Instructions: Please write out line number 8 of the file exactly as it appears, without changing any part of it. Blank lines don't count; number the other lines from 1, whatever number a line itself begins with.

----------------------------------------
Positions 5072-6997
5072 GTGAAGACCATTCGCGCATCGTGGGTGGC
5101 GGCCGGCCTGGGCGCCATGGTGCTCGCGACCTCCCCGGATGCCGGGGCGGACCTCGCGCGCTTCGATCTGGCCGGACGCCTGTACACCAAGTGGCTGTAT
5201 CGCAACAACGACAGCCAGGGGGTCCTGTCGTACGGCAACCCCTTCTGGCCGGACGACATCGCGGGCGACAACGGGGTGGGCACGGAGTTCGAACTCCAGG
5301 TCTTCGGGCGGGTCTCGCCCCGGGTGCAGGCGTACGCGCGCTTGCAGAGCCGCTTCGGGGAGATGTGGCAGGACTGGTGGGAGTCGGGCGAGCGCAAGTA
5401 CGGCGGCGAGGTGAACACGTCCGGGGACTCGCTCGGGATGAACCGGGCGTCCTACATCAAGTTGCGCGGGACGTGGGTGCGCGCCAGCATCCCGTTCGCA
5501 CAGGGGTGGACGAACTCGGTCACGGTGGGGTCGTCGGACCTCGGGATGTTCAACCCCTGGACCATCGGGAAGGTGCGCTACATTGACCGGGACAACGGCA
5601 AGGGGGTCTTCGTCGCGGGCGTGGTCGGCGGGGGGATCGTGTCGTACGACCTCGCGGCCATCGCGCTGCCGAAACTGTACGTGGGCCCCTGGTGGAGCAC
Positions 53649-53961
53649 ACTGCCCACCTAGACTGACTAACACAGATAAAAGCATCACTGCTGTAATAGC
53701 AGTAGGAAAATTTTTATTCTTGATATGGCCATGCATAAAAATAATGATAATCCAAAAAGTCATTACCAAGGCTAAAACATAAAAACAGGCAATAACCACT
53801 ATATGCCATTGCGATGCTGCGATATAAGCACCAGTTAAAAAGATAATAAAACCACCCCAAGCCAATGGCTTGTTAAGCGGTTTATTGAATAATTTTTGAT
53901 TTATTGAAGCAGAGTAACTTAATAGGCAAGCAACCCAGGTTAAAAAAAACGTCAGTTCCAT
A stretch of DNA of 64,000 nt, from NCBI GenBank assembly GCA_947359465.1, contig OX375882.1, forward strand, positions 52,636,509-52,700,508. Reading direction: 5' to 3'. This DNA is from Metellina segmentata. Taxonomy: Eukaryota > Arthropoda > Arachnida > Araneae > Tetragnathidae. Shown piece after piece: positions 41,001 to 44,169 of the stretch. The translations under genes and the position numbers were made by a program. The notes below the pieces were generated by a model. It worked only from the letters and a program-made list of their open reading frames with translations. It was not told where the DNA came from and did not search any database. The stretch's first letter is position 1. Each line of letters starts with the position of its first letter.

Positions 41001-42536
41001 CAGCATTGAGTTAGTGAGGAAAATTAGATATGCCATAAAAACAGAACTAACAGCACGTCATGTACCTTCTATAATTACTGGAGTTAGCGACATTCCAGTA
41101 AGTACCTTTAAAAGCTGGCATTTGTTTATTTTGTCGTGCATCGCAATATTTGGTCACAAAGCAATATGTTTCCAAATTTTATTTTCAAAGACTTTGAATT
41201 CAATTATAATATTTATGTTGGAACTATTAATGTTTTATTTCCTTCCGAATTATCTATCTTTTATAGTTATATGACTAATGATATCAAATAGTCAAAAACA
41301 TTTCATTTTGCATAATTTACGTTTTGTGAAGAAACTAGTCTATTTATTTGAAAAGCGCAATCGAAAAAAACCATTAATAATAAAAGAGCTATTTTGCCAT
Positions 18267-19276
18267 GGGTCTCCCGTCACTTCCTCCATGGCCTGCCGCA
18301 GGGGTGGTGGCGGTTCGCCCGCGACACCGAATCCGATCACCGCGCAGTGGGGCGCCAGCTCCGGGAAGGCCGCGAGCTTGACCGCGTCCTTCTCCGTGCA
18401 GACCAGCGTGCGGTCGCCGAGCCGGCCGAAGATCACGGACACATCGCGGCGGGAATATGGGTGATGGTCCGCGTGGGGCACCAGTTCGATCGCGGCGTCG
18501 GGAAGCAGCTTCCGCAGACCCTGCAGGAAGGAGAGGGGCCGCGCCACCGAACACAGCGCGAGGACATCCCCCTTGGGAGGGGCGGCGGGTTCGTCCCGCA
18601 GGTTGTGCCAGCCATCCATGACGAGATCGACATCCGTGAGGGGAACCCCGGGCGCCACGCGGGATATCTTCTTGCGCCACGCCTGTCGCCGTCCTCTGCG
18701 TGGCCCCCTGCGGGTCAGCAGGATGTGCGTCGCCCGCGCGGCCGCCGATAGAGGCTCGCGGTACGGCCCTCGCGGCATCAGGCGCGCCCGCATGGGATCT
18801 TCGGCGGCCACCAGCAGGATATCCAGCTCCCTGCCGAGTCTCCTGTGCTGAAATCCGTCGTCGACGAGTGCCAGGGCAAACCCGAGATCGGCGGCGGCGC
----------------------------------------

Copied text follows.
5601 AGGGGGTCTTCGTCGCGGGCGTGGTCGGCGGGGGGATCGTGTCGTACGACCTCGCGGCCATCGCGCTGCCGAAACTGTACGTGGGCCCCTGGTGGAGCAC